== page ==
View: You should defer or shield as much income as comfortably possible until retirement to minimize your present tax bill. The odds of your retirement income equaling your working income is slim-to-none. Therefore, your retirement tax rate will be much lower.
In the process of refinancing my primary residence mortgage down to around 2.5% for a 5/1 ARM, it dawned on me to also check what the rates are for my conforming rental mortgage. I just refinanced my rental property last year from a 30-year fixed at 5% down to a 5/1 ARM at 4% because I took a stance that rates weren’t going anywhere, and that I would pay off the loan in 5-6 years time. Mortgage interest rates are back down to all-time lows as of 1/20/2015.
It turns out that I can refinance my rental property mortgage down to 3.375% from 4% with no out of pocket costs. At 3.375%, all the costs are baked into the rate. Conventional wisdom says to refinance your mortgage whenever you see rates 50bps (0.5%) lower than your existing loan, with a break even period of 12 months or less. With a break even period of 0 months, and 75bps lower, refinancing now is a no-brainer!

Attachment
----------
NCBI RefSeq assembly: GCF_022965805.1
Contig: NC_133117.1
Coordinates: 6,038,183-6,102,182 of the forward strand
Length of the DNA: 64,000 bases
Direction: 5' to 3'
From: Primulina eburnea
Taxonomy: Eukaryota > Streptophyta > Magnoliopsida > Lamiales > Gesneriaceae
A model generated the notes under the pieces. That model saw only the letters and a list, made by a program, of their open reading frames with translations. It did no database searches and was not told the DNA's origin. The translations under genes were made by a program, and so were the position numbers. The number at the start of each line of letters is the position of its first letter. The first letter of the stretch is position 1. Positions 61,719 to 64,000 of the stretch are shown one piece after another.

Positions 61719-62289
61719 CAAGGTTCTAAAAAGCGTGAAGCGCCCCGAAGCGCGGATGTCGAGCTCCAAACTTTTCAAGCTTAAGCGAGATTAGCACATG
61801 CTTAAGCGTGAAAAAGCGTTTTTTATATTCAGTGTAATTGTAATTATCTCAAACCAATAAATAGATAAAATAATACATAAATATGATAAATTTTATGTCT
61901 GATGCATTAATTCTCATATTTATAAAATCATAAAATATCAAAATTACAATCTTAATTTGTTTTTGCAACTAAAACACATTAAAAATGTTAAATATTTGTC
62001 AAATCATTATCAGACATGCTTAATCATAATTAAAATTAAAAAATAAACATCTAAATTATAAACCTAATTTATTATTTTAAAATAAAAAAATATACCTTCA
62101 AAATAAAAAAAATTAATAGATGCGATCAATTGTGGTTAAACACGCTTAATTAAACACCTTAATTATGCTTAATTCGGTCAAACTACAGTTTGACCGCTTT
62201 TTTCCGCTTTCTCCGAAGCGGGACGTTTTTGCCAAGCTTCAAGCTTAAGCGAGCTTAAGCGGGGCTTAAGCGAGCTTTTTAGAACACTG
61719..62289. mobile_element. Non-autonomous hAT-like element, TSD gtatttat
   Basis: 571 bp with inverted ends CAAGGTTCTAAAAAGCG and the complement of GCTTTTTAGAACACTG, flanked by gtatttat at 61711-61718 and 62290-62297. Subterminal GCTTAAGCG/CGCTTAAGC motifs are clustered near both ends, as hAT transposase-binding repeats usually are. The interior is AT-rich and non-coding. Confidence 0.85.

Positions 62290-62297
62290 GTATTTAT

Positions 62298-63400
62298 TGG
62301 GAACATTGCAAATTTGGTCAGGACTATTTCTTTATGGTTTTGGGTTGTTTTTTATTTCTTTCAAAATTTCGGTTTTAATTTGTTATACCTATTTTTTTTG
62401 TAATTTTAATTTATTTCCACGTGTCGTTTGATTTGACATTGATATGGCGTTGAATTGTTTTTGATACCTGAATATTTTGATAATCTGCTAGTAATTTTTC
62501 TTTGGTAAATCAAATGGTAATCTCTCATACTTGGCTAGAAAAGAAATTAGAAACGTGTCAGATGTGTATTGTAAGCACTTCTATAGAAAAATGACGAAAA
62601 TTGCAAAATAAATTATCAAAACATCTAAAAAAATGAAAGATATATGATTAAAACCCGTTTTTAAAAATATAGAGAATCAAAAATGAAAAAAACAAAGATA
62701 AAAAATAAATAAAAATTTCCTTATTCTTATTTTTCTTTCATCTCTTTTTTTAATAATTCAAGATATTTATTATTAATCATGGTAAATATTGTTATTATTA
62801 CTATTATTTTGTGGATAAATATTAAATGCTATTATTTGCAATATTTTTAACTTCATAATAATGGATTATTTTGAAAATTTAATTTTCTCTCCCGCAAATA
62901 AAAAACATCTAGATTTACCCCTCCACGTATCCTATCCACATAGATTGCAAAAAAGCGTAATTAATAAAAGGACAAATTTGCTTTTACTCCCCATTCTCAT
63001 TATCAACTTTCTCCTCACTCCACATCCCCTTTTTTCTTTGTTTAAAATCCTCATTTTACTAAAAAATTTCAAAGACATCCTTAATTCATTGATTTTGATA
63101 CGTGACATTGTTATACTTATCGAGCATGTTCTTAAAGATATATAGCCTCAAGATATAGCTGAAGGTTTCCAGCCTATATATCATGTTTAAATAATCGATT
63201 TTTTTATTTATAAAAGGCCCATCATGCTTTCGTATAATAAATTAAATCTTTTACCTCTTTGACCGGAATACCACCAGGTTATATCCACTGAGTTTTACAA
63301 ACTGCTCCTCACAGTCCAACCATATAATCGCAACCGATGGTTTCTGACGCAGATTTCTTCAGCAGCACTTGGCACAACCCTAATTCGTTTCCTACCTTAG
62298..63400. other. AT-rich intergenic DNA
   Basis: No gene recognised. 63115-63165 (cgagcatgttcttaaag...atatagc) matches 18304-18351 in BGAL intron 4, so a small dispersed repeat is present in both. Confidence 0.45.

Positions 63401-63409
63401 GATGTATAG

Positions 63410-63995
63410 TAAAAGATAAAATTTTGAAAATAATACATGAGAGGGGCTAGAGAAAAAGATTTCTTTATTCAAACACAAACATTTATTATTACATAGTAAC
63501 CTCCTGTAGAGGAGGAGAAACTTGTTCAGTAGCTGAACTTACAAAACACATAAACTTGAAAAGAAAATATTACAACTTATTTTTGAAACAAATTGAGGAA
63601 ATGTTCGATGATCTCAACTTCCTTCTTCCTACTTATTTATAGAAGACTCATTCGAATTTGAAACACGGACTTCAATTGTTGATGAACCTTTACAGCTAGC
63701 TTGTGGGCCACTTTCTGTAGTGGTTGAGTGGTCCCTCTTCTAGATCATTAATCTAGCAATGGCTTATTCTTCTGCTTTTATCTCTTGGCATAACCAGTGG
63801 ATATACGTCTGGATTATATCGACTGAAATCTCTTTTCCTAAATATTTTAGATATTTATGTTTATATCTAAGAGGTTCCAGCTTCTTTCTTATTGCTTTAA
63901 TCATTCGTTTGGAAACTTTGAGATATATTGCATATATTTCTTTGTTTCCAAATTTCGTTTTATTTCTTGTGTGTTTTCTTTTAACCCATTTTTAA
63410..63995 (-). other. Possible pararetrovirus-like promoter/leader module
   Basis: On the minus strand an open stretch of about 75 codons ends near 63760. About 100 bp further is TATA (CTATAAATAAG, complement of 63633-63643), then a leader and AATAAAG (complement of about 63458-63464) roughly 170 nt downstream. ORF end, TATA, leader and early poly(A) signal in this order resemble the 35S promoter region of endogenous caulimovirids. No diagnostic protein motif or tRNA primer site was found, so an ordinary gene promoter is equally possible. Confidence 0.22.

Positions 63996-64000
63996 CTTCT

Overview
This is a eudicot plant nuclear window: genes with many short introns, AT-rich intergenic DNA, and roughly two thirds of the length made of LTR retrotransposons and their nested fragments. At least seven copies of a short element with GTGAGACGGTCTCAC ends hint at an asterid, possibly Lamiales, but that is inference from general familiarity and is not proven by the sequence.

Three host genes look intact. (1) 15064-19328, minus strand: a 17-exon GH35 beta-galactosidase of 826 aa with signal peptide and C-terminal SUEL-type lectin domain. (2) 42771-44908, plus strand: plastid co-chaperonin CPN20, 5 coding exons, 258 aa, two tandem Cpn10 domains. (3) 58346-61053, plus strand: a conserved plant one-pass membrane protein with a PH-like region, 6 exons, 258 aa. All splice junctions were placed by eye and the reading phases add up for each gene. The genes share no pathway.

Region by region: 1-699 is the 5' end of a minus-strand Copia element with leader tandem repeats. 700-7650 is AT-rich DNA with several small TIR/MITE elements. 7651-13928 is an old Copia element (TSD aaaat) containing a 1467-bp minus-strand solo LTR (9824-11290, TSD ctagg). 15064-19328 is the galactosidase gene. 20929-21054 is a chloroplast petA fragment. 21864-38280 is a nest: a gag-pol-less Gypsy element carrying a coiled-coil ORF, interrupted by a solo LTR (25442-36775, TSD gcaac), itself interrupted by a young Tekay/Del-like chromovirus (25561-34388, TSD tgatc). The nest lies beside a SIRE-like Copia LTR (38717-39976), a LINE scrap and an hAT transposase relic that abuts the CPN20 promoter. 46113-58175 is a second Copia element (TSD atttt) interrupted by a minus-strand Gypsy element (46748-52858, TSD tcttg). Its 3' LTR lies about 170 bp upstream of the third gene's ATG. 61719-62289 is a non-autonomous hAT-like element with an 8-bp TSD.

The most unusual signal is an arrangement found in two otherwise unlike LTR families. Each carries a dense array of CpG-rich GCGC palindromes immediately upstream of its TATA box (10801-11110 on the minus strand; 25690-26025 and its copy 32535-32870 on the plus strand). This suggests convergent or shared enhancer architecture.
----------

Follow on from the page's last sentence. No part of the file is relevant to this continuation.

My net income from this particular rental is around $1,000 a month. That’s after HOA dues, mortgage interest, maintenance, depreciation and property taxes. Not huge, but better than a poke in the eye. If I had no mortgage at all, the net income would be closer to $2,400 a month at today’s rent, which is an income stream I’ve been planning for since first purchase. Unfortunately, I pay about a 30-33% effective tax rate (federal + state) on the rental income thanks to the progressive nature of our income tax system.
Then a light bulb went on………….